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Writer's Circle > Advice needed for romance 'warning' or sub title

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message 1: by Jan (new)

Jan Hurst-Nicholson (janhurst-nicholson) | 44 comments Hi,
I need a bit of input/advice. My novel has a strong romance element, but is not written in the style of a 'traditional' romance. I had to class it as a 'contemporary romance' on some websites as there wasn't another genre that was suitable. I then got some poor reviews from disgruntled readers who had been expecting a 'traditional romance'.

I then added a 'warning' in my blurb (not a traditional romance, with an unpredictable ending). But someone pointed out that I shouldn't be adding a 'negative'.

I've changed it to (A very different romance, with an unexpected ending). But now I'm wondering if readers will think 'different' means some sort of kinky aberration. As a reader, what would you assume that 'different' meant?

I'd like to add a sub-title to make it clear that it's not a traditional romance story, but not sure what to put.

Has anyone got any ideas?

Thanks.


message 2: by Edward (new)

Edward Wolfe (edwardmwolfe) Why not add a negative? The only problem with the example you gave is that the negative applies to both clauses, thus saying that it doesn't have an unpredictable ending.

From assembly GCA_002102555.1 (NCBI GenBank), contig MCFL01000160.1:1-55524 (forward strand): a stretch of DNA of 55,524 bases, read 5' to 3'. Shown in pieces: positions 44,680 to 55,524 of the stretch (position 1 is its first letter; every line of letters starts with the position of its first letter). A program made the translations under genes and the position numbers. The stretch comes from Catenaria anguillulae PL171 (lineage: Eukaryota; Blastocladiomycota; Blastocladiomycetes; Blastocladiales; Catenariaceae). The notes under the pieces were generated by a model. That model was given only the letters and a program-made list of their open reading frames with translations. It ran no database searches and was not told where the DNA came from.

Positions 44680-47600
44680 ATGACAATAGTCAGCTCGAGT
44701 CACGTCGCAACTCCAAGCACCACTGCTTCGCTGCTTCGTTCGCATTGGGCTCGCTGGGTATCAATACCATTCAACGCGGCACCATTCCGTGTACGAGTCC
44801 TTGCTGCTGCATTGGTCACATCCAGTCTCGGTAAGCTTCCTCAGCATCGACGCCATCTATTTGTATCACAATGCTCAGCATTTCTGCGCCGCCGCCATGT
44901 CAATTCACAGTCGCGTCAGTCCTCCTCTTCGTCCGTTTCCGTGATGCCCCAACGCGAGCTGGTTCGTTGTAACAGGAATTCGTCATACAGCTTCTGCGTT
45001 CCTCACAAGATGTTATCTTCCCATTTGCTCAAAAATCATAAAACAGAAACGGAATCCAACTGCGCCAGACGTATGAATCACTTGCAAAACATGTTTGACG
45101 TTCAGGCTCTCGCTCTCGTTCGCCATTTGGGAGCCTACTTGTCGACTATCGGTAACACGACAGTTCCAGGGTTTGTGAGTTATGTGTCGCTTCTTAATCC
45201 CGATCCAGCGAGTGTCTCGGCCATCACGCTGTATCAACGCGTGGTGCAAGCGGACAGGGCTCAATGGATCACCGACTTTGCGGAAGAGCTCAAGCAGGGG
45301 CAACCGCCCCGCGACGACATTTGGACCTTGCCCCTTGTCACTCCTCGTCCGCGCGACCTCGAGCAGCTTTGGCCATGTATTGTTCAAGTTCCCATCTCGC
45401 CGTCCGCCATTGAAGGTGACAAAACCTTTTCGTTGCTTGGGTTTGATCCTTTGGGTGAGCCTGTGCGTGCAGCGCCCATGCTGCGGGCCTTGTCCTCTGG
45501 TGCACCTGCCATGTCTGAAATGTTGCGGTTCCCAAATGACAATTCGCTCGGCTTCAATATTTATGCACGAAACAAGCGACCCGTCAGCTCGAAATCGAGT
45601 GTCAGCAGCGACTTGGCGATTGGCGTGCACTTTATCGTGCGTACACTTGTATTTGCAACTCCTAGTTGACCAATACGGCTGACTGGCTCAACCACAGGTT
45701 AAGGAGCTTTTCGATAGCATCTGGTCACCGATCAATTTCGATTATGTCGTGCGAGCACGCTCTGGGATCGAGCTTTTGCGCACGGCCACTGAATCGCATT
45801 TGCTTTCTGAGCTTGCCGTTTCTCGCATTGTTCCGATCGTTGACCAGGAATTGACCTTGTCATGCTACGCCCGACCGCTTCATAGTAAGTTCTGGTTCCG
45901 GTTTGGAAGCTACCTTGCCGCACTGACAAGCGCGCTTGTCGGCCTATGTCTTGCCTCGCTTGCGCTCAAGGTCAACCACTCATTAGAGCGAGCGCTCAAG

message 3: by D.C. (new)

D.C. | 198 comments Romances, pretty much by definition have HEA's (happily ever after endings). Some, particularly in "darker" categories have HFN's (happily for now). You don't want to spoiler your ending, and I don't like the use of the negative personally, but if your book's ending isn't in either of those categories, it's not a romance and is likely to annoy romance readers. "A Different Kind of Romance" is fine, but will only work if it is a romance. If it has a sad ending, it may still be a love story, but it's not a romance. "A Different Kind of Love Story" might work in that instance, and you might be better off classifying it as general fiction. If it's a thriller, or speculative fiction, even if there is a strong romantic element, you're probably better off with those categories.


message 4: by Jan (new)

Jan Hurst-Nicholson (janhurst-nicholson) | 44 comments Thanks.
It definitely has a HEA (for all concerned). I wanted to put it in general fiction, but quite a number of websites don't give you that option, so romance is the only one that is suitable. I do feel that it is a romance, but not in the traditional sense in that the girl you think he is going to end up with in the beginning, is not the one he eventually marries, thus the unpredictable ending. But all end up happy :)

I'd like to use 'a different kind of romance' but just wanted to check that it doesn't sound as if 'different' might be a euphemism for kinky or similar.


message 5: by D.C. (new)

D.C. | 198 comments It's usually a euphemism for "quirky", occasionally for "gay", but not generally for explicit content.

Some websites do have the option, but sort of bury it, or call it general literature, or something like that.


message 6: by [deleted user] (new)

How about 'An offbeat romance with an unexpected outcome'.


message 7: by Jan (new)

Jan Hurst-Nicholson (janhurst-nicholson) | 44 comments Avril wrote: "How about 'An offbeat romance with an unexpected outcome'."

Thanks. Not a bad idea.


message 8: by [deleted user] (new)

D.C. wrote: "Romances, pretty much by definition have HEA's (happily ever after endings). Some, particularly in "darker" categories have HFN's (happily for now). You don't want to spoiler your ending, and I don..."